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Capital Contributions Did Not Constitute "Tax-Exempt Income" to S Corporations, Plus Civil Procedure Matters

By FindLaw Staff | Last updated on

Nathel v. Comm'r. of Int'l. Rev., No. 09-1955, involved an appeal from a decision by the tax court finding that capital contributions petitioners made to two S corporations could not be treated as "tax-exempt income" to the corporations for the purpose of increasing, pursuant to 26 U.S.C. section 1367(b)(2)(B), the petitioners' bases in loans they made to the corporations, and that petitioners could not deduct their capital contributions as ordinary losses incurred in a trade or business pursuant to 26 U.S.C. section 165(c)(1) or incurred in a transaction entered into for profit pursuant to section 165(c)(2). 

The court of appeals affirmed, holding that 1) petitioners' capital contributions did not constitute "tax-exempt income" to the S corporations and, therefore, petitioners were not entitled to increase their bases in their loans; and 2) because the petitioners did not meet their burden of showing that the primary purpose of their capital contributions was to obtain releases from their loan guarantees, the petitioners are not entitled to deductions from ordinary income pursuant to section 165(c)(2).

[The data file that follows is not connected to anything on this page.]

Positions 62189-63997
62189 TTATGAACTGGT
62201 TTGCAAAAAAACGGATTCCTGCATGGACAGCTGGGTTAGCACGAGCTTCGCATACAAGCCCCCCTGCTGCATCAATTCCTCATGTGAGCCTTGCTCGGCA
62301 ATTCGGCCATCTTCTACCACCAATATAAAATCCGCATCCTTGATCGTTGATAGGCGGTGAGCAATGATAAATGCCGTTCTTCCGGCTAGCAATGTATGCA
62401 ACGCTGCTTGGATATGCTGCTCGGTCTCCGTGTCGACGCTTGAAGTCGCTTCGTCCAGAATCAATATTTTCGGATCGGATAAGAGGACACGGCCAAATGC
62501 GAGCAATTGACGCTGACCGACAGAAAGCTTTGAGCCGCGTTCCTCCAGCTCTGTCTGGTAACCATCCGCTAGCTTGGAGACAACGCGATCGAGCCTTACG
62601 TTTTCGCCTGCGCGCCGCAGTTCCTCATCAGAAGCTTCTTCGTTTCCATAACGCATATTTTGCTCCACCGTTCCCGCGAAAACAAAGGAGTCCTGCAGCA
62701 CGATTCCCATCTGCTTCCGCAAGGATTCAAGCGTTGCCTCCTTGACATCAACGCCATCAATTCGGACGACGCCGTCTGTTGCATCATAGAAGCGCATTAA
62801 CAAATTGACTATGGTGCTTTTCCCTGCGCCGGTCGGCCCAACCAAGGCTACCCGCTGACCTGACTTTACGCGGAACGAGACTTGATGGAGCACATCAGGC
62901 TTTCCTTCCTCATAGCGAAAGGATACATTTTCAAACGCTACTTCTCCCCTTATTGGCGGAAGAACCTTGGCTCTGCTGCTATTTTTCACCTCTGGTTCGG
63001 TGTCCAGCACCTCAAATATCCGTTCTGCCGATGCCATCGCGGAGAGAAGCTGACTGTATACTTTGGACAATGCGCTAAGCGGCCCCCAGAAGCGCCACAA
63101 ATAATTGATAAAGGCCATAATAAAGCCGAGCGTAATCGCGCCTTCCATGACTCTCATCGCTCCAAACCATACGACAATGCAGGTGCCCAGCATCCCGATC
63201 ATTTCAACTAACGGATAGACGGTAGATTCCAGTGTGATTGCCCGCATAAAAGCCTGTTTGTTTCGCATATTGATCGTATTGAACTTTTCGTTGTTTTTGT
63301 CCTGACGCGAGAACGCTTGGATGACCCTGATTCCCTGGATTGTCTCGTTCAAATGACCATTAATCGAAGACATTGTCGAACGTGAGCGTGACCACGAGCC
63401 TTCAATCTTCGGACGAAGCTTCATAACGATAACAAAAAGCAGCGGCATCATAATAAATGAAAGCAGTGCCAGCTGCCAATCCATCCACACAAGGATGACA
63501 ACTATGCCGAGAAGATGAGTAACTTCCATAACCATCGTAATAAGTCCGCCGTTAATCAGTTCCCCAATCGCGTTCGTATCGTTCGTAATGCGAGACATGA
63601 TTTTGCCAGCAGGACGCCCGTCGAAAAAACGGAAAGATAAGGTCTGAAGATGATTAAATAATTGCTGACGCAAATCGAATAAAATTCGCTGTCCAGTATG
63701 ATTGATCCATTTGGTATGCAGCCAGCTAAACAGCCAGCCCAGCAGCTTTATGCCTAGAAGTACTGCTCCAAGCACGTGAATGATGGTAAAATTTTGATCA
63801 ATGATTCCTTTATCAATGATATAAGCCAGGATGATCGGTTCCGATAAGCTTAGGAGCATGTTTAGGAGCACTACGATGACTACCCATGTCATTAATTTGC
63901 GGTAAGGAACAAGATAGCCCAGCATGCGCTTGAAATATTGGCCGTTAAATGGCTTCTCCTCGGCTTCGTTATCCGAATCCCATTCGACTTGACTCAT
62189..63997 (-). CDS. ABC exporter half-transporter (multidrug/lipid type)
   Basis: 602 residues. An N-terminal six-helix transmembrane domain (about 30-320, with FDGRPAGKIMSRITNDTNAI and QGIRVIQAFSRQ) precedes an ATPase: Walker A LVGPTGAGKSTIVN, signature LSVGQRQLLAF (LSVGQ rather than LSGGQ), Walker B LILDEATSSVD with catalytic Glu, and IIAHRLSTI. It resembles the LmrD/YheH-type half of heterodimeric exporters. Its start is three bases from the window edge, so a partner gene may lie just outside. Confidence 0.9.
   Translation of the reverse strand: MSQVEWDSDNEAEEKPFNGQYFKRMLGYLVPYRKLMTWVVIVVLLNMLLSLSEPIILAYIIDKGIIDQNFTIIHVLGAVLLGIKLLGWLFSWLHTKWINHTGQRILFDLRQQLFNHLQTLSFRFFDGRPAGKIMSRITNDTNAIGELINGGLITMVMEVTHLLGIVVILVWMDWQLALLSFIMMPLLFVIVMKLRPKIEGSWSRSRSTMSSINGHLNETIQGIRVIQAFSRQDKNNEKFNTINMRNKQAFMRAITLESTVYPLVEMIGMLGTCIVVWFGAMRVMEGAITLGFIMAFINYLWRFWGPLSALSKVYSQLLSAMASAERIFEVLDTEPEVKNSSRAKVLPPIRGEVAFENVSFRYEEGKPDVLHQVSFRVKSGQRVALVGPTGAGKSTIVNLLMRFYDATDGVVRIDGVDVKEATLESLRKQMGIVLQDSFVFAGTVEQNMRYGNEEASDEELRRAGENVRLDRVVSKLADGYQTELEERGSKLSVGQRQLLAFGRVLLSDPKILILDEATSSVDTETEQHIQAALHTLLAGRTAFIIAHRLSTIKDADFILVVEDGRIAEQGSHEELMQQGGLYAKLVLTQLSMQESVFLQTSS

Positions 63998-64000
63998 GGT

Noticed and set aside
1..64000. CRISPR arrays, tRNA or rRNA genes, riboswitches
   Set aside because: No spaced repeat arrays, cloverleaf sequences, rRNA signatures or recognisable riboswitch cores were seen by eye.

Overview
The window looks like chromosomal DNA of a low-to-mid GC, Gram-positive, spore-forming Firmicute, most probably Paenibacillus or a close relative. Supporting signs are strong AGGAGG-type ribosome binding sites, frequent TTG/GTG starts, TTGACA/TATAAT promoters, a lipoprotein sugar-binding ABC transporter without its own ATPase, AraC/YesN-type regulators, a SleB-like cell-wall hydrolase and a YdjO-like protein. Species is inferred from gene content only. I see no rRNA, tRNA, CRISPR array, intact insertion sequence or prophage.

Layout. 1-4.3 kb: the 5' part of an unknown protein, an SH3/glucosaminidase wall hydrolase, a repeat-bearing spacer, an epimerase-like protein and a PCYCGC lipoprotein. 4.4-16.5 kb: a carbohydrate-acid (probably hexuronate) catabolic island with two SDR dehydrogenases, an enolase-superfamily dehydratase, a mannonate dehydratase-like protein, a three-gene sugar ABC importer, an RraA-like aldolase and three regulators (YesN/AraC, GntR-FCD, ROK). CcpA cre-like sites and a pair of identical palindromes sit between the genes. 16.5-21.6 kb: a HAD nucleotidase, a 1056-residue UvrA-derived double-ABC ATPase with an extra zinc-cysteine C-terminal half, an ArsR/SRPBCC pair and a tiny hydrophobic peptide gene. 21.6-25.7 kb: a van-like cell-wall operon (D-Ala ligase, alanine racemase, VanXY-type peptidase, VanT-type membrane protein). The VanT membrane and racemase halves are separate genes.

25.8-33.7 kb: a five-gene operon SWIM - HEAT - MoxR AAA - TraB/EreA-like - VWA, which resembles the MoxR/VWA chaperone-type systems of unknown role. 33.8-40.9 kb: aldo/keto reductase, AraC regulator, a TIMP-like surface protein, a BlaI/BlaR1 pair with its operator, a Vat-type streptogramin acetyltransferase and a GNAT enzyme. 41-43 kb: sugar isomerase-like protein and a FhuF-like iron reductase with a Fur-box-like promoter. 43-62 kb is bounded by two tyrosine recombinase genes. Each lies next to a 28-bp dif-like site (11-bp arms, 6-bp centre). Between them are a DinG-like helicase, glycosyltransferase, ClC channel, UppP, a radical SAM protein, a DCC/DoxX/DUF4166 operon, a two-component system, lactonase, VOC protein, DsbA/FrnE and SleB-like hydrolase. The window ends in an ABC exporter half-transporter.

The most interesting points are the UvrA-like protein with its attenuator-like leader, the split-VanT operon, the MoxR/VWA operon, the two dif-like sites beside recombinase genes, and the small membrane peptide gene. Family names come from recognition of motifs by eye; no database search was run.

L-3 Comms. Corp. v. OSI Sys., Inc., No. 09-2292, concerned defendant's appeal from the district court's order taxing to defendant, under Fed. R. App. P. 39(e), plaintiff's costs of obtaining a letter of credit to secure the judgment on appeal.  The Ninth Circuit affirmed, on the ground that the court of appeals' order awarding costs to plaintiff without limitation pursuant to Rule 39(a)(4) entitled plaintiff to seek from the district court any and all permissible items of appellate costs properly taxed by that court pursuant to Rule 39(e).

Harris v. City of N.Y., No. 09-0081, involved plaintiff's appeal from the district court's order revoking his in forma pauperis status and dismissing his complaint.  The Ninth Circuit affirmed in part, holding that 1) 28 U.S.C. section 1915(g) applied to a plaintiff who had been released from prison subsequent to the filing of his complaint; 2) a court may dismiss a complaint pursuant to section 1915(g) even if the defendants did not raise that provision in the pleadings; 3) a court may rely on docket sheet entries of prior dismissals in order to determine whether section 1915(g) applies; and 4) plaintiff did not qualify for the imminent danger exception under section 1915(g).  However, the court vacated in part to permit the district court to issue a new order of dismissal permitting plaintiff to apply for in forma pauperis status as a non-incarcerated plaintiff if he chose to refile his complaint.

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